It’s been a little slow over the holidays so we’ll go back to something that happened last year.  On December 16, 2014 – almost three whole weeks ago – the Solicitor General filed his brief responding the Supreme Court’s request for the government’s views in the case called Teva Pharmaceuticals USA, Inc., v. Superior Court Of California, Orange County, No. 13-956.  Here’s a link to the case’s SCOTUSBlog page.  The prior published opinion in this case, Teva Pharmaceuticals USA, Inc. v. Superior Court, 158 Cal. Rptr.3d 150 (Cal. App. 2013) (which we’ll call “Pikerie” because that’s the plaintiff’s name), involved preemption in the generic drug context.  Here’s our description of Pikerie from the blog’s generic preemption scorecard:

Overruling of demurrer affirmed.  A duty to update claim is not preempted.  It is not impossible to update warnings that the FDA has ordered changed, it is required. Following Fulgenzi.  A “Dear Doctor” letter claim is not preempted, to the extent that the communication followed FDA-approved updates in the labeling.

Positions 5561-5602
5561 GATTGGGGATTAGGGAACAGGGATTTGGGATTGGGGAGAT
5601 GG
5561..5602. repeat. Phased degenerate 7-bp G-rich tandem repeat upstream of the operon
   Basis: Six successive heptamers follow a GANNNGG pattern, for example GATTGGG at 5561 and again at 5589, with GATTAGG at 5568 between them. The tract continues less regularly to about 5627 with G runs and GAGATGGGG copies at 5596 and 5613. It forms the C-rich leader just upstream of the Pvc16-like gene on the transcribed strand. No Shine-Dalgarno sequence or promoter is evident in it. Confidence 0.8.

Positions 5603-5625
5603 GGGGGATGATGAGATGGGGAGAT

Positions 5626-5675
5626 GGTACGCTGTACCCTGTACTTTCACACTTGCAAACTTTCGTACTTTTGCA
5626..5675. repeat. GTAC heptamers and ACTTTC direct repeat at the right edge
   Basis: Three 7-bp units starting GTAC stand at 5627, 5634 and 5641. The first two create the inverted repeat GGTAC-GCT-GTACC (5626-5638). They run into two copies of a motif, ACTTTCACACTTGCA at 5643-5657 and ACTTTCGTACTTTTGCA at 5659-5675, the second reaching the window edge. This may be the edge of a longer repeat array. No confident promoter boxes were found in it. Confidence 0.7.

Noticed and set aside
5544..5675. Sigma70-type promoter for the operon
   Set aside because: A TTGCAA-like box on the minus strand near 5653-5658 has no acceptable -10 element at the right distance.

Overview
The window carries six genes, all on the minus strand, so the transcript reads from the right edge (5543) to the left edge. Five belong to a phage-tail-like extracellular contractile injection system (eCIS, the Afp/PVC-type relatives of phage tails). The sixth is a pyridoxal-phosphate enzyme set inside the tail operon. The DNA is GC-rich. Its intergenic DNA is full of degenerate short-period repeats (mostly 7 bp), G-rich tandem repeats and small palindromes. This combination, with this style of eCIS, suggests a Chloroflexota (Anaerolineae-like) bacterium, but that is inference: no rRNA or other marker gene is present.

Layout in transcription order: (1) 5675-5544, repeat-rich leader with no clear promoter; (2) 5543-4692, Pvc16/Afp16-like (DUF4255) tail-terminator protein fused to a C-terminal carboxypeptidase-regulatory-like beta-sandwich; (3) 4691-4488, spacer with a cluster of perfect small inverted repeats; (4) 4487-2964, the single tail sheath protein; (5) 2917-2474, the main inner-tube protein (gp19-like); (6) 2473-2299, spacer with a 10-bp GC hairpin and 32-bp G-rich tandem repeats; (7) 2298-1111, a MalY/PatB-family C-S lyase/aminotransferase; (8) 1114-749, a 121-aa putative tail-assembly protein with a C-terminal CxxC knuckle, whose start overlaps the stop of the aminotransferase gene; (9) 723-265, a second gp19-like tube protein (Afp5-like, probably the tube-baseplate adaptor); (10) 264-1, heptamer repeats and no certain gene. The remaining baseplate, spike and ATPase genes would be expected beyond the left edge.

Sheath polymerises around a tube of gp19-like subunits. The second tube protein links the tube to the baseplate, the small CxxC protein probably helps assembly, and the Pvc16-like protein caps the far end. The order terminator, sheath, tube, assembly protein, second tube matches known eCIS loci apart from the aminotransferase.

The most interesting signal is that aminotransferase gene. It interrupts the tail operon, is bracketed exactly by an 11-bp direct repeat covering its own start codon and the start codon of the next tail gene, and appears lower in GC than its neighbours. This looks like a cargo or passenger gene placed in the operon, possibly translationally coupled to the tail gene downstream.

Long-time readers might recall that the last time the SG’s office was invited to weigh on the FDCA and preemption of product liability litigation, in the Stengel case, it produced a ridiculously cramped version of PMA preemption that sought to emasculate Riegel v. Medtronic, Inc., 552 U.S. 312 (2008), and would have allowed virtually every claim to escape preemption.  We reported on that here.  Equally bizarrely, after explicitly stating that “every” court of appeals since Riegel had (in his view) gotten Riegel wrong, the SG in Stengel nonetheless recommended that certiorari be denied – hardly the a position taken by a litigant confident that the Court would agree with its position.